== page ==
U.S. Citizen Sentenced to 30 Months in Prison for Conspiring to Provide Electronic Equipment and Technology to the Government of Iran

Defendant Conspired to Illegally Export U.S. Goods and Technology Without Required Export Licenses

Earlier today, in federal court in Brooklyn, Kambiz Attar Kashani, a dual citizen of the United States and Iran, was sentenced by United States District Judge Eric R. Komitee to 30 months’ imprisonment for conspiring to illegally export U.S. goods, technology, and services to end users in Iran, including the Government of Iran, in violation of the International Emergency Economic Powers Act (IEEPA).  The defendant has agreed to pay a $50,000 fine. Kashani pleaded guilty to the charge in June 2022.

Breon Peace, United States Attorney for the Eastern District of New York, Matthew G. Olsen, Assistant Attorney General for the Justice Department’s National Security Division, and Joseph R. Bonavolanta, Special Agent-in-Charge, Federal Bureau of Investigation, Boston Division (FBI), announced the sentence.

“Kashani defied export restrictions and sanctions against Iran, a country that sponsors international terrorism,” stated United States Attorney Peace. “His scheme undermined U.S. foreign policy and national security interests, and warranted a substantial sentence of incarceration to deter others.”

“Kashani conspired to illegally export U.S. goods and technology for the benefit of the Central Bank of Iran, a designated entity that materially supports known terrorist organizations,” said Assistant Attorney General Olsen. “The Department remains vigilant against any efforts to circumvent our export control laws, which exist to protect the security of the United States and its people.”

“Kambiz Attar Kashani will now head to prison for strengthening the economy of one of the world’s most infamous state sponsors of terrorism to line his own pockets, while circumventing U.S. laws in place to protect our national security interests. He used two United Arab Emirates companies to procure items from multiple American technology companies, including one located right here in Massachusetts,” said Special Agent in Charge of the FBI Boston Division Bonavolonta. “Today’s sentencing should send a strong message that the FBI and its law enforcement partners will continue to pursue and hold accountable those individuals who illegally export our country’s sensitive information and technology to hostile nations such as the Government of Iran.”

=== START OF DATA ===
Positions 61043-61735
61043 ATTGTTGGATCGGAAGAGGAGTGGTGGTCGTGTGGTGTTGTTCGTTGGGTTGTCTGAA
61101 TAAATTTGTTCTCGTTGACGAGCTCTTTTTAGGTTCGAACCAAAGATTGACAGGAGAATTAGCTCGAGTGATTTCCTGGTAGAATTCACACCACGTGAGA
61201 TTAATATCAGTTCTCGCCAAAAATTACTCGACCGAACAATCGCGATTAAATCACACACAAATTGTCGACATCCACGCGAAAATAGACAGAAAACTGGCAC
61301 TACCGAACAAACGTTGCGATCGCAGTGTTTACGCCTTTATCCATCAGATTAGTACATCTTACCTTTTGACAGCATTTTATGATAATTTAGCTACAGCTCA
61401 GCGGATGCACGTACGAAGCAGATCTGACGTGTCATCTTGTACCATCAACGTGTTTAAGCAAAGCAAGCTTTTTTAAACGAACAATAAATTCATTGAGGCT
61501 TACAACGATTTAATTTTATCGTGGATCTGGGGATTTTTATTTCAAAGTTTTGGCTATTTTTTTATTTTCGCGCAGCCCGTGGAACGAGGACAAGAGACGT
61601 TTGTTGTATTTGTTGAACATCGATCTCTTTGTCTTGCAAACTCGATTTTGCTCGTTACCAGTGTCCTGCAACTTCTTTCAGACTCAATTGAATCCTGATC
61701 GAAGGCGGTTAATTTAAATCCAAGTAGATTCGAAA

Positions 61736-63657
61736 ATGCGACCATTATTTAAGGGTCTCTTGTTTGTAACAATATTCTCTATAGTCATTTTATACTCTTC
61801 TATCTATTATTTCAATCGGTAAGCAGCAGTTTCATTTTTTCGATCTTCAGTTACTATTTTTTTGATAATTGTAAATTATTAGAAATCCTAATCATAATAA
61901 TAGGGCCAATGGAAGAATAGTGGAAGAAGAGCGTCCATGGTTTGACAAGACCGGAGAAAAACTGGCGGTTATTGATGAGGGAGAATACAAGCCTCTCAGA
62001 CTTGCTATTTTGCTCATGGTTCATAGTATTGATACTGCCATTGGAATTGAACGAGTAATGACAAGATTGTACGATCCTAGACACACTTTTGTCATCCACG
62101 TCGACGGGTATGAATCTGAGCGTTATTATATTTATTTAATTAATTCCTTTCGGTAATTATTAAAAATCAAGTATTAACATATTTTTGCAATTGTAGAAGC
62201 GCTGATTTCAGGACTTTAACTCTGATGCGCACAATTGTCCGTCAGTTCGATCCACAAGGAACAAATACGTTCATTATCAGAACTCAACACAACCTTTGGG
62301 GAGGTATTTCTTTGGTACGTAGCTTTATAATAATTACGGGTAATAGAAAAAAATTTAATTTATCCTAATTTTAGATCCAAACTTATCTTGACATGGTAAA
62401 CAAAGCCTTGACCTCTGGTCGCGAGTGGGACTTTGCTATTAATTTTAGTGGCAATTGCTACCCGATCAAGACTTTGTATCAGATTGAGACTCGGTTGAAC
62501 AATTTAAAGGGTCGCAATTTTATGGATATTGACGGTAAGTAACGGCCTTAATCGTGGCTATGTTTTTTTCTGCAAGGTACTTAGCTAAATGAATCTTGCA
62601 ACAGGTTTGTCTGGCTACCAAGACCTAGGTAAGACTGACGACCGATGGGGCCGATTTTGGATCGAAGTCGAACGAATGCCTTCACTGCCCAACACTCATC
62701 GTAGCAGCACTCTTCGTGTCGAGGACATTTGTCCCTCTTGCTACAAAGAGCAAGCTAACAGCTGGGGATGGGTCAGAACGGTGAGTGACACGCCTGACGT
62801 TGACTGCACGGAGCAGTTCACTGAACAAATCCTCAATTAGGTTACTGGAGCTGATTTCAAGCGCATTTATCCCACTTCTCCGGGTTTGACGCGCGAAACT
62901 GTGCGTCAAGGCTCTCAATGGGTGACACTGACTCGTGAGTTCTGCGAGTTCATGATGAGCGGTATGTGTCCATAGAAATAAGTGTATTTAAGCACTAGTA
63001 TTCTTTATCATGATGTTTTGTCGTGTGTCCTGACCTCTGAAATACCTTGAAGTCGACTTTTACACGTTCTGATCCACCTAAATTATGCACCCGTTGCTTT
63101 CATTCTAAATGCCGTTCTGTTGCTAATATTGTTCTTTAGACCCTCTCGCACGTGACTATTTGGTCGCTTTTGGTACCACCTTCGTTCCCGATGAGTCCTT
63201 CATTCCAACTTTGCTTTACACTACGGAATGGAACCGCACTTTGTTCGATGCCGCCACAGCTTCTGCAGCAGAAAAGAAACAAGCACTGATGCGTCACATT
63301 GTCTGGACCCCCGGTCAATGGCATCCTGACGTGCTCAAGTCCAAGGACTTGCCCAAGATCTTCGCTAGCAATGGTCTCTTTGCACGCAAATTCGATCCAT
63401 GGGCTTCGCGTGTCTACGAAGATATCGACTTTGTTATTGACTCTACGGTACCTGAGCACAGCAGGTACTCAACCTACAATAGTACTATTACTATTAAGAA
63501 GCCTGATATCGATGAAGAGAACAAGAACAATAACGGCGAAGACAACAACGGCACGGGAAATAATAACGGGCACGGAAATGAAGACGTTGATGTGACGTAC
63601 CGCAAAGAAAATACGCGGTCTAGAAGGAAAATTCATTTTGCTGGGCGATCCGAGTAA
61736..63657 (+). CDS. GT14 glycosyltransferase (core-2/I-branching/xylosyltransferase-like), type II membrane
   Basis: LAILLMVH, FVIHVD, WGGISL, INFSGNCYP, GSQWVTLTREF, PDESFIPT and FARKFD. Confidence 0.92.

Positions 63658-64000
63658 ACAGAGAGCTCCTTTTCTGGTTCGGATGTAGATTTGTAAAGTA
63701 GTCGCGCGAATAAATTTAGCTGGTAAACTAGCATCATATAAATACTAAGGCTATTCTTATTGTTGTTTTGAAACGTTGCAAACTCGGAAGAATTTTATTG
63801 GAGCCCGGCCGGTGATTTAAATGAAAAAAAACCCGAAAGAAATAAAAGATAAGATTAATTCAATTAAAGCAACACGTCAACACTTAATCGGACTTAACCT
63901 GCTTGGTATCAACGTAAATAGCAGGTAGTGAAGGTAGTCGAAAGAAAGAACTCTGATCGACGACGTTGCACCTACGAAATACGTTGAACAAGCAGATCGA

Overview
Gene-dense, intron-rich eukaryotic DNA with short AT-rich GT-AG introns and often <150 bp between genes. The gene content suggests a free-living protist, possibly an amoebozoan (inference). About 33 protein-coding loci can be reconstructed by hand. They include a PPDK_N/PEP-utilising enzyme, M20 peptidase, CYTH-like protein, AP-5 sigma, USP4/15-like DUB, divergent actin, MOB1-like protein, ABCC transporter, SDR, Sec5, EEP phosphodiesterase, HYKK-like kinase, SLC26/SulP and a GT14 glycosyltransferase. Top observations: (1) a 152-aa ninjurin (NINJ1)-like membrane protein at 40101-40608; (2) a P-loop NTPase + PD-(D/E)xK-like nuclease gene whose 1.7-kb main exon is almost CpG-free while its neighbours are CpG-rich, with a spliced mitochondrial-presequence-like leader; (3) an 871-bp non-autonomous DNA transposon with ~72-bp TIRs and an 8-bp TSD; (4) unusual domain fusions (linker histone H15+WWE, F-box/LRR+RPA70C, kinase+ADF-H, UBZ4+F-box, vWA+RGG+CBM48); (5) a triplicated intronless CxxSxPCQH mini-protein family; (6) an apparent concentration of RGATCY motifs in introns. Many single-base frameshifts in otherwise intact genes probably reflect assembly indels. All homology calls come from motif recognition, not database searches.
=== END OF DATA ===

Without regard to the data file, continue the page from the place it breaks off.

Between February 2019 and June 2021, Kashani conspired to illegally export goods and technology to end users in Iran, including the Central Bank of Iran (CBI). The U.S. government recognizes CBI as an agency of the Government of Iran and the U.S. Department of the Treasury’s Office of Foreign Assets Control (OFAC) has classified it as a Specially Designated National (SDN) acting for or on behalf of a terrorist organization.  According to the U.S. government, CBI has materially assisted, sponsored and provided financial, material or technological support, goods or services to Lebanese Hizballah, a terrorist organization, and to the Qods Force of Iran’s Islamic Revolutionary Guards Corps (IRGC), which is a branch of the Iranian armed forces and represents the primary means of the Government of Iran to direct and implement its global terrorism campaign.   

Kashani and his co-conspirators perpetrated the illegal transshipping scheme through two separate United Arab Emirates (UAE) companies.  They used the UAE companies to procure electronic goods and technology from multiple U.S. technology companies, including one located in Brooklyn, for end users in Iran, including CBI, without obtaining required OFAC export licenses.  Certain of the goods and technology Kashani and his co-conspirators transshipped were classified by the U.S. Department of Commerce’s Bureau of Industry and Security as information security items subject to national security and anti-terrorism controls.  Kashani and his co-conspirators intentionally concealed from the U.S. companies that they intended to send the items to Iran, falsely claiming that the UAE companies would be the ultimate end users.   

As set forth in court papers, by providing the Government of Iran and end users in Iran with sophisticated, top-tier U.S. electronic equipment and software, the defendant and his co-conspirators enabled the Iranian banking system to operate more efficiently, effectively, and securely.  In doing so, the defendant and his co-conspirators likely helped strengthen Iran’s economy and provided faster and more secure access to funds that enable the Government of Iran to further priorities including its nuclear program and terrorist agenda – exactly what the U.S. sanctions against Iran were intended to prevent.

The government’s case is being handled by the Office’s National Security and Cybercrime Section.  Assistant United States Attorneys Alexander A. Solomon and Meredith A. Arfa are in charge of the prosecution, with assistance provided by Trial Attorney S. Derek Shugert of the Justice Department’s Counterintelligence and Export Control Section.


Kambiz Attar Kashani
Age:  45
United Arab Emirates



Federal Bureau of Investigation Crime

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